So many people wanted to see “Dek Chou Damden,” the new Cambodian-made action-fantasy movie about a legendary Khmer military commander, that they created a traffic jam in front of the Vimean Tip theater when it opened Saturday.
Such popularity is a problem, given Cambodia’s history of film piracy. Film producers and culture officials were asking Sunday: How long will it be before bootleg copies appear in the markets?
“The only way to protect the copyright on this movie is to keep the original copy in hand at all times,” said Moung Sokhan, deputy director of the Ministry of Culture’s cinema department.
“We are being so careful,” said Sam Vannac, assistant director for Maradak Films. “We monitored every person who worked with us, to make sure they weren’t able to copy it.”
Vimean Tip theater manager Tang Chan Ponleou said he posted security guards at the doors to keep out video cameras.
He said people are paying $1.50 for tickets ($1 for children), steep prices for Cambodia. The theater sold more than 1,300 tickets Saturday. Between 300 and 600 of the theater’s 800 seats were filled at each showing of the 2.5-hour movie, he said.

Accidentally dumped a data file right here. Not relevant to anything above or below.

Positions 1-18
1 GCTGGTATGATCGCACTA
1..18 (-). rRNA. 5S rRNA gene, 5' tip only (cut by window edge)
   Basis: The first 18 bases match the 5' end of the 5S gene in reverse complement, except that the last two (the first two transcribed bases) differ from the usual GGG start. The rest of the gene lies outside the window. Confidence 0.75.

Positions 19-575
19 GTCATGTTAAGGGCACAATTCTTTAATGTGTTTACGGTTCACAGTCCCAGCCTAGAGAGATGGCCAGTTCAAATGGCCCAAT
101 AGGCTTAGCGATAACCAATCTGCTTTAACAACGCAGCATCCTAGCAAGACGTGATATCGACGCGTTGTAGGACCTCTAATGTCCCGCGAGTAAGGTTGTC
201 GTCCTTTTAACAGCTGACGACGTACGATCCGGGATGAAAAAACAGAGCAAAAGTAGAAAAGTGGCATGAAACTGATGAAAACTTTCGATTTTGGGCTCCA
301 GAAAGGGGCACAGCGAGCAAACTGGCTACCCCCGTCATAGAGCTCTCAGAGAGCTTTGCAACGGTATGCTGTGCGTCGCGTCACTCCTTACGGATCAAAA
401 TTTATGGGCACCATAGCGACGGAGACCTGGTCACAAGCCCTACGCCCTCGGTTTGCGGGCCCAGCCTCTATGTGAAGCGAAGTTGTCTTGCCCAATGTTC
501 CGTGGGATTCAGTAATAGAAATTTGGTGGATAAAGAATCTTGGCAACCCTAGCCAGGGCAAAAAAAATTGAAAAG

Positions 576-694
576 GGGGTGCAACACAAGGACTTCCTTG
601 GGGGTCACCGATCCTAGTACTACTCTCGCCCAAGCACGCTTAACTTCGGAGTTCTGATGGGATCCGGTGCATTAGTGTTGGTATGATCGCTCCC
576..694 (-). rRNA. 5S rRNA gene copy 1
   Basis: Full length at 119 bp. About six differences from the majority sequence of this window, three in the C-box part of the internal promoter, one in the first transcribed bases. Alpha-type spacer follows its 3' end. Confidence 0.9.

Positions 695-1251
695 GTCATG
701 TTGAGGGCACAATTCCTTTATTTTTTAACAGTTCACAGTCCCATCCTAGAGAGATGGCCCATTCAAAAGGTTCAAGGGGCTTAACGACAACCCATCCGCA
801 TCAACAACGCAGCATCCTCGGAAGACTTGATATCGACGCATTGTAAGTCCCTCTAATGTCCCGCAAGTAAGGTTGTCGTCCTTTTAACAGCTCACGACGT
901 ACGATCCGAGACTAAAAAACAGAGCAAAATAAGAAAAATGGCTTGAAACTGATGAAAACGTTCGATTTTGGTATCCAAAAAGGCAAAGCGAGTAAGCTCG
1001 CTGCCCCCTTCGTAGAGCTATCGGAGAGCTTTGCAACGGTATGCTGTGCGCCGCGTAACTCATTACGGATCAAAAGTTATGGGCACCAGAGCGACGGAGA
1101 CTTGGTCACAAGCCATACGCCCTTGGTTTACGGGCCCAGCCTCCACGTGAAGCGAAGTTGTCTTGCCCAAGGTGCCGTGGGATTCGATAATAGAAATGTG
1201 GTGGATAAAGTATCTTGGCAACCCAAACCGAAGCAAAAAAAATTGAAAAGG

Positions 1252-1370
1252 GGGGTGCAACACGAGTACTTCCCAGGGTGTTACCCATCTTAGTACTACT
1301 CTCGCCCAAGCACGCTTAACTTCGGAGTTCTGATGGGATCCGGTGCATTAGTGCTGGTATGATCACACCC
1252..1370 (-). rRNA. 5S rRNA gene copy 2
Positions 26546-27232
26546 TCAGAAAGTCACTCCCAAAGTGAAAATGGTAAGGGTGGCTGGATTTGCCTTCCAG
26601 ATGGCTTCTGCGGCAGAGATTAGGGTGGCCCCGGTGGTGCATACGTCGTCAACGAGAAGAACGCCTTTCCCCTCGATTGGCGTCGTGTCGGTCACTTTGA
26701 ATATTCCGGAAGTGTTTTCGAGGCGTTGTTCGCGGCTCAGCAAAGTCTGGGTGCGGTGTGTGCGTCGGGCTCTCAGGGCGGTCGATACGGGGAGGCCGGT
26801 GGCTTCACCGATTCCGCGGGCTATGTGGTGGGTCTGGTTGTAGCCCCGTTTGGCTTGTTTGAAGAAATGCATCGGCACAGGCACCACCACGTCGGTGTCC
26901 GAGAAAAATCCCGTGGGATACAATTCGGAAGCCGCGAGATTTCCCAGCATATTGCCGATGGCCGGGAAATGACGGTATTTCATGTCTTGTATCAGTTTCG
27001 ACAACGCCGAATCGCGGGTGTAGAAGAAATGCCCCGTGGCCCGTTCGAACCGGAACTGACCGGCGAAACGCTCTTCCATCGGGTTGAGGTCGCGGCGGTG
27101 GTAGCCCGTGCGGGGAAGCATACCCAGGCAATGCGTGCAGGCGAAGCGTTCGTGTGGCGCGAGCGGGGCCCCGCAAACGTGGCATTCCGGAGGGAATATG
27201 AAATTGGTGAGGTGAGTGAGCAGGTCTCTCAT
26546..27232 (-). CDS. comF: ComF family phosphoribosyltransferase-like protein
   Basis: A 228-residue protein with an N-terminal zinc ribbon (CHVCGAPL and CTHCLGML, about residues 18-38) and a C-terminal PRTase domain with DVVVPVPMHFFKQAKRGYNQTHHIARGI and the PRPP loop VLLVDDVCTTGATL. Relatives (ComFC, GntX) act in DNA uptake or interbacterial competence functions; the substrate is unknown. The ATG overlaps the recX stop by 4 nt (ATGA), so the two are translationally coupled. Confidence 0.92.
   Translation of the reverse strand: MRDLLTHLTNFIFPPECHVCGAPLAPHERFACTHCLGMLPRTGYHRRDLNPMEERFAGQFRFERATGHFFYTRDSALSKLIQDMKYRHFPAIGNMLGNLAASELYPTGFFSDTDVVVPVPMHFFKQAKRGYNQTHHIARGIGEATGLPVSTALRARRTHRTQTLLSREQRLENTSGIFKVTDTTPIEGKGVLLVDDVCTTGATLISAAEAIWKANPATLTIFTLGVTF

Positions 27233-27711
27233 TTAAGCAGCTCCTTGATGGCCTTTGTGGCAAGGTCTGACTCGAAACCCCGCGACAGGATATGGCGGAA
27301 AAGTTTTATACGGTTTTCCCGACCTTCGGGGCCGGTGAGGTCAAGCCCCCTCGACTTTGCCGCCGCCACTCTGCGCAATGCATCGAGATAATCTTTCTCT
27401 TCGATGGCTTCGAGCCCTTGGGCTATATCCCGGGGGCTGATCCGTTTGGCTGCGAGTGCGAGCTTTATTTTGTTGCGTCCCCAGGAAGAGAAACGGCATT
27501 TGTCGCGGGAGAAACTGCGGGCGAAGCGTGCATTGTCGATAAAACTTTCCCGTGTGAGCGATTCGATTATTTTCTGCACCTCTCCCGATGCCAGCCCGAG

The Vimean Tip is the only movie theater operating in Cambodia, down from a high of 33 during the 1960s. Theaters staged a comeback in the 1980s, but were driven out of business by pirated movies and videos.
When Maradak Films finally markets “Dek Chou Damden,” they should stamp each disc with a Ministry of Culture seal to show it is a licensed copy, said Moung Sokhan. But the economics of video piracy are working against those plans. A pirated disc sells for about $3, and the filmmakers may have already lost the war.
One film fan who invited a friend to go see the new picture over the weekend was told: “No, thanks. No need to go. We’ve got a copy here at home.”